It's been a roller-coaster year for the markets, sending many investors into the arms of a seemingly safe haven: gold. This hot commodity now gets regular media coverage as it continues to outperform with record highs. But, what goes up must come down, begging the question: what should you do about gold now? (For related reading, also check out 8 Reasons To Own Gold.)
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Below are a few tips from market experts on things to look for when deciding whether you should stay in the gold game or take the money and run.

Gold's Backstory
While you may have just tuned into the media hype surrounding gold in the last several months, it's nothing new. The summer brought stock market rallies and losses, and fear began to spread about the future of major currencies like the euro, due to debt concerns in Greece and other parts of the European Union.

Cash used to be a safe haven, but gold has become the new hedge against a falling dollar. Market fears like the issues mentioned above tend to send investors straight into the arms of gold; it's the one thing that will hold a steady value in the face of eroding currency brought on by government and banking instability. Because of its tendency to move independently of the market, having gold in your portfolio can oftentimes offset volatility in other investments, like stocks. This literal "gold rush", in addition to demand from emerging markets, has sent the value of gold soaring more than 20% this year.

But there are no investing guarantees, and in that sense, gold is no different. It can be volatile. A wise strategy is to make sure that you hold no more than 5% of gold in your overall portfolio. And now that it's literally become "the golden child", it's even wiser to wonder when to back out of the game. The general rule of investing, after all, is to look for undervalued asset classes. On the contrary, gold could be reaching its peak price.

When gold hit $1,000 an ounce several months ago, speculation that the peak was upon us began. In October, gold has risen above $1,300 an ounce. Now some analysts believe it could even hit as high $1,600 an ounce.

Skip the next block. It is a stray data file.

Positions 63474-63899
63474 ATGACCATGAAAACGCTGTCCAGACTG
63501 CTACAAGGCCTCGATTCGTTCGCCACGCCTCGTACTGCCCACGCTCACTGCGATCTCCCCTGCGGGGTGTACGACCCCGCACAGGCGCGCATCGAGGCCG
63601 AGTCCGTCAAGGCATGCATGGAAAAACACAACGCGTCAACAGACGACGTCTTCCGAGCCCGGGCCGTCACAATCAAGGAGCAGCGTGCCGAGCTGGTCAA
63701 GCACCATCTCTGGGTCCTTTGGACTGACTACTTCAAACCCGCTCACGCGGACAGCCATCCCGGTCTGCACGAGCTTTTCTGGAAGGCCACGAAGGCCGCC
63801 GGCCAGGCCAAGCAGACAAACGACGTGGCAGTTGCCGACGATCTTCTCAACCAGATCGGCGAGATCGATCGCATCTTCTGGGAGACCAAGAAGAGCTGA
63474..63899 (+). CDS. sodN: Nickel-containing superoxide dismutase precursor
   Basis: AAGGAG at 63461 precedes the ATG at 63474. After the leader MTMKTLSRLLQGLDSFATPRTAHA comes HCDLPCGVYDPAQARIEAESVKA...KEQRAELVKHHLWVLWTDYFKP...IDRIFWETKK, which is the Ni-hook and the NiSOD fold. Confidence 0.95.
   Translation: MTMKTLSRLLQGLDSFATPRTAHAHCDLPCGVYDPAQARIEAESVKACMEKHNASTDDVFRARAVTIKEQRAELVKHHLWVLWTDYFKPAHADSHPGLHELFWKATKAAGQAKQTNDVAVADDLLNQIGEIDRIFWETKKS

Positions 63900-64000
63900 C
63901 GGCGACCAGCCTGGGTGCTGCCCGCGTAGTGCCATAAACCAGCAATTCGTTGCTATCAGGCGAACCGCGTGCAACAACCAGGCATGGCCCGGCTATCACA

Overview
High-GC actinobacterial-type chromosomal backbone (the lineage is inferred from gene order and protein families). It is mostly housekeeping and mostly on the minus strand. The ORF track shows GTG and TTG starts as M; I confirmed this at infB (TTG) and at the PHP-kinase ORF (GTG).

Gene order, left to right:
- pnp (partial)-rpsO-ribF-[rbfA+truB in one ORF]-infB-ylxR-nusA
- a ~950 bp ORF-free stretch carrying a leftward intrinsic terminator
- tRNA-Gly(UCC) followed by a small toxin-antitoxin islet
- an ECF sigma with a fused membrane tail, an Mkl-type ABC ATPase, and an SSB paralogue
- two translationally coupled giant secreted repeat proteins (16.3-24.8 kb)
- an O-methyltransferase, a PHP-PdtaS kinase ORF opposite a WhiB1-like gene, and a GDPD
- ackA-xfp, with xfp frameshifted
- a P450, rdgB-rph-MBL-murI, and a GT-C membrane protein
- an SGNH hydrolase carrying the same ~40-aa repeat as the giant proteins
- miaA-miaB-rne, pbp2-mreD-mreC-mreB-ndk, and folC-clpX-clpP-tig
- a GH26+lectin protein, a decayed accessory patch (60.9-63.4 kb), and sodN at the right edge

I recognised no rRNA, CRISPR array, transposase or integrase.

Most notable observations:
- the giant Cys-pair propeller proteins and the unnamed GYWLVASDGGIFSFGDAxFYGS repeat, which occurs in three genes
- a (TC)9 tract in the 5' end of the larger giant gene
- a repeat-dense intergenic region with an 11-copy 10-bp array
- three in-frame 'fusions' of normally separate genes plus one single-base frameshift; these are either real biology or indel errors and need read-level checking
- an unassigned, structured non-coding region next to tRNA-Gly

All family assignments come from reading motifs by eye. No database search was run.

The Future for Gold
Citigroup recently revised its short- and medium-term gold forecast to $1,450 per ounce, pointing to safe haven demand for gold in light of ongoing concerns over global currency and deflation. However, analysts went on to say that they have "less conviction for sharper moves one year from now". Likewise, Natixis, a French investment bank, predicts that the gold price will slowly fall in 2011 as the global economic recovery continues. Accordingly, it predicted the gold price will average $1,050 in 2011.

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Interest Rates
Unlike many investments, gold is tangible, costs money to store and pays zero interest. In an interest rate environment like our current one, when real rates are at or near record-lows, gold prices tend to be inversely related to real interest rates. This means that when rates begin to creep back up, the price of gold will likely start coming down, as investors move to higher interest paying investments. However, if the higher rates are caused by inflation, gold prices will typically increase as investors use gold as a hedge.

The Bottom Line
As with all investments, there are risks and rewards, and gold is no exception. While no one really knows when gold will peak, the consensus for now indicates that it may not be in the too-distant future. Knowing the factors that play a role in its price movement, and staying aware of the key happenings, can prepare you to make timely and informed decisions with your gold investments. (For more on gold, see Is Gold A Safe Investment?)

For the latest financial news, see Water Cooler Finance: History's Biggest Rogue Trading Scandal.

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